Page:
The Strawberry – Mia Pattillo

I still remember the taste of those strawberries. The small sweet ones from the farmer’s market. Those deep red ones, shiny and speckled all over. Turned all hot and juicy under the summer sun. They sat in a cardboard carton on the kitchen table while he stood by the stove, sharing his newfound expertise on perfecting homemade miso soup. The notion of indulging in miso soup didn’t particularly appeal in the sweltering heat of July, but even if it did, the process to make it was so simple that his earnestness came across as a woefully clumsy attempt to connect with my heritage, and by extension, with me. My gaze remained transfixed upon the carton of strawberries as I pretended to listen.

“I did some research on where to find the best bonito flakes for the broth,” he said, pointing to a package I didn’t recognize. “You might not know the brand. Had to order it from a special website that ships them from somewhere off the coast of Japan.” Then a peculiar craving surged within me: I suddenly wanted nothing but the succulent flesh of a strawberry upon my tongue. I can’t explain it, this intense desire. It seemed to have arisen by some primordial instinct, as if buried deep in my core all along and at long last rising to my attention—my full attention—for the first time.

“A high-quality seaweed can really take the whole thing home, you know?” he was saying as I popped a strawberry in my mouth. I nodded as if I knew. The nectar percolated into my tongue and blended into an amalgam of fruity saliva. It was so sweet, so delicious. It was the best thing I’d ever tasted. I continued to chew very slowly, fixated on the task of holding all of the chewed-up morsels in my mouth until they became thoroughly pulverized into a pulp. I swished the pulp back-and-forth between my cheeks, tilted my head back and gargled it like mouthwash, then swallowed it in one gulp. He was still going on about seaweed, emphasizing its under-appreciated capacity for flavor.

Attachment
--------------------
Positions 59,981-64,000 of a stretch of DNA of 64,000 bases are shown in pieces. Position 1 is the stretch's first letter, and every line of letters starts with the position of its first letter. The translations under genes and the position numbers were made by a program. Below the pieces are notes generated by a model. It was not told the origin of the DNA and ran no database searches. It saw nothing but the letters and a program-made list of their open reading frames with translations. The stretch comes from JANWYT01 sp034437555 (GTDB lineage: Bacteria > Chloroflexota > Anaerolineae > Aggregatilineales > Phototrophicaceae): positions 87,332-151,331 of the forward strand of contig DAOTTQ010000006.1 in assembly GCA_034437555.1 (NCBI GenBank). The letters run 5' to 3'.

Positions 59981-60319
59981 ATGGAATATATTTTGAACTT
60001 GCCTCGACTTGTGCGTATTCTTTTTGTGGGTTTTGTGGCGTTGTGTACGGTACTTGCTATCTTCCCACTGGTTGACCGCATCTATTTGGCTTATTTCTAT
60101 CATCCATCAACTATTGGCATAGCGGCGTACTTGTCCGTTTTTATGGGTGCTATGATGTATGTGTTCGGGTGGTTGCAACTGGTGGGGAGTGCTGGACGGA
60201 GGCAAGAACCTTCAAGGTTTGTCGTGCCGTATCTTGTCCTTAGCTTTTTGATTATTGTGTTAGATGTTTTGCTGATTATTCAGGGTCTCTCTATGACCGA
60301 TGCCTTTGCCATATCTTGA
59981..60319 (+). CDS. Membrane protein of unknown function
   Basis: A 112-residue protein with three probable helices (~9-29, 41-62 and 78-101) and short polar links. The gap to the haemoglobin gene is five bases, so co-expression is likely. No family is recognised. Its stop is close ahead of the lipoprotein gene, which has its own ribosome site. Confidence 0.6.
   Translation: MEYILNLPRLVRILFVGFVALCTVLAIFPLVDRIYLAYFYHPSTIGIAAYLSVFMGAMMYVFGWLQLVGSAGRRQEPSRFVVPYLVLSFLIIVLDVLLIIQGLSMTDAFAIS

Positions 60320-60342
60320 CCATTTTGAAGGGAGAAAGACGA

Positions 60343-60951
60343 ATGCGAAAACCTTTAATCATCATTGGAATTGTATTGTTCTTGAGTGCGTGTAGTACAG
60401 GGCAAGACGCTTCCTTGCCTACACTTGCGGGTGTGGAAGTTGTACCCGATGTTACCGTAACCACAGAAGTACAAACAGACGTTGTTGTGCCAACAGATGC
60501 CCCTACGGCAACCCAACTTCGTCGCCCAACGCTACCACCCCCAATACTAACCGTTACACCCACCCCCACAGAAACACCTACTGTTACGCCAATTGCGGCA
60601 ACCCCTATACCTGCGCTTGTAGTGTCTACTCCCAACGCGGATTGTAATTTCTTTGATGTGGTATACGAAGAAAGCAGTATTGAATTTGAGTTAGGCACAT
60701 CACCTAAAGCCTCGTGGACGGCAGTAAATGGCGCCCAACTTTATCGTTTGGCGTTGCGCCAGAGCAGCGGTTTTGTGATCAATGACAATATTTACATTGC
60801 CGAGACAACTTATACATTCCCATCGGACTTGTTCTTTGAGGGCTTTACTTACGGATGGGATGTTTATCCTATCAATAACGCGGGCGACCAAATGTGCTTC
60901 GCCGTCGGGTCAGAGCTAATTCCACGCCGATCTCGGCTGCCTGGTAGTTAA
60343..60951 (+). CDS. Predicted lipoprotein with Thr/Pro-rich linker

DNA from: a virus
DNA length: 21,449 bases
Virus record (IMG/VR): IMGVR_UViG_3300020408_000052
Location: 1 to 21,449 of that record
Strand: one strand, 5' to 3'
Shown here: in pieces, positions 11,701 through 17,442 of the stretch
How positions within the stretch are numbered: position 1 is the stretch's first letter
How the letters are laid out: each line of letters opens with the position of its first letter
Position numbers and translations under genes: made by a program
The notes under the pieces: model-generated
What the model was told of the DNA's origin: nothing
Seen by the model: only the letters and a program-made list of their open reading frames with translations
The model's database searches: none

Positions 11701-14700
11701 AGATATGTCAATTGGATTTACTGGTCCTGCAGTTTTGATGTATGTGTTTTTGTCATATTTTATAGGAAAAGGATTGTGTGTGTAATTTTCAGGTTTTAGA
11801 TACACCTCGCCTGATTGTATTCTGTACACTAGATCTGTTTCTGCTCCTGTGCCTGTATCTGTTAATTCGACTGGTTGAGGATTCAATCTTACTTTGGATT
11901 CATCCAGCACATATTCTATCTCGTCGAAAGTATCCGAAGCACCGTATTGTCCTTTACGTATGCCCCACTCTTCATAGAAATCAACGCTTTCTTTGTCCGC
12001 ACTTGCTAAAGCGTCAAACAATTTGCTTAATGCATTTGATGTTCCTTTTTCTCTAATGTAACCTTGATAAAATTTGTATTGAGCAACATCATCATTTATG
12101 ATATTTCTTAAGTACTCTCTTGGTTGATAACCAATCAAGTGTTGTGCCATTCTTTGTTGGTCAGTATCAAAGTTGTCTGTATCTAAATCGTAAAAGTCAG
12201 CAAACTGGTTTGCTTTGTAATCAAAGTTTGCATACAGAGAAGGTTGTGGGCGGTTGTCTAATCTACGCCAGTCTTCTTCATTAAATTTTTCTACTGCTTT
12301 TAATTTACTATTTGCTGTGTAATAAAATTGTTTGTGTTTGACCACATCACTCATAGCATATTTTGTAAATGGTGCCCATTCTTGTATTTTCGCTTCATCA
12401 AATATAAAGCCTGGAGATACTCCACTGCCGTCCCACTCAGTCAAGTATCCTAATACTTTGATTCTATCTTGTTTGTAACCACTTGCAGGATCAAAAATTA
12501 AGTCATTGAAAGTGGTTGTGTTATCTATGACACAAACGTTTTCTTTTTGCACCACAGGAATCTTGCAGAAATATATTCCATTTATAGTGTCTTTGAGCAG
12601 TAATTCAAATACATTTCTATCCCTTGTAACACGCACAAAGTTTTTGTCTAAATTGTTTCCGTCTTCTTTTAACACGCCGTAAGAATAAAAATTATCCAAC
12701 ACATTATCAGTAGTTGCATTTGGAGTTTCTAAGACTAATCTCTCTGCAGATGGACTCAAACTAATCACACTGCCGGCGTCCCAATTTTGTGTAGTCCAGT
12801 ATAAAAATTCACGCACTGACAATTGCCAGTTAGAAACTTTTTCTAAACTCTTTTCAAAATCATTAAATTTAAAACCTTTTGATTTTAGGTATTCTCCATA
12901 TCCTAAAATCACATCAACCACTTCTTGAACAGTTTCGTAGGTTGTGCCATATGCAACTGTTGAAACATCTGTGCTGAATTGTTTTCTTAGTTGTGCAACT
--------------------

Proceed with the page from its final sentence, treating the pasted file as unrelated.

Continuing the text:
I noticed that one strawberry seed had gotten trapped in the crevice of my back molar, and spent a few minutes digging around with my finger in an attempt to dislodge it. When I couldn’t, I picked up the mechanical pencil lying on the table, stuck it into my mouth, and flicked the seed out. It flew across the table and landed on his leg. He didn’t bother to wipe it off. His brow furrowed in concentration, trying to recall the name of the fungus that initiated the miso fermentation process. I watched the seed lay there, brittle and brown against his pale skin, naked and pitiful without its luscious red meat. I sensed the deepest loneliness in its isolation: I can still recall how lonely that seed was, growing deeper and deeper into isolation under my gaze. Nothing could rival its complete and utter loneliness, nothing ever would—not the year, nor the season, nor the place nor time nor circumstance. Yet I kept watching it, absorbed by the loneliness no matter how terrible, as he waved his hands around explaining the nuances among each miso variant—their fermentation times, salt content, microorganisms—and naturally, how these variables culminated in markedly different flavor profiles which was why you couldn’t just settle for any old miso at the nearest grocery store. I raised my eyebrows to indicate I was impressed by his insight. The strawberry seed clung desperately to his limb.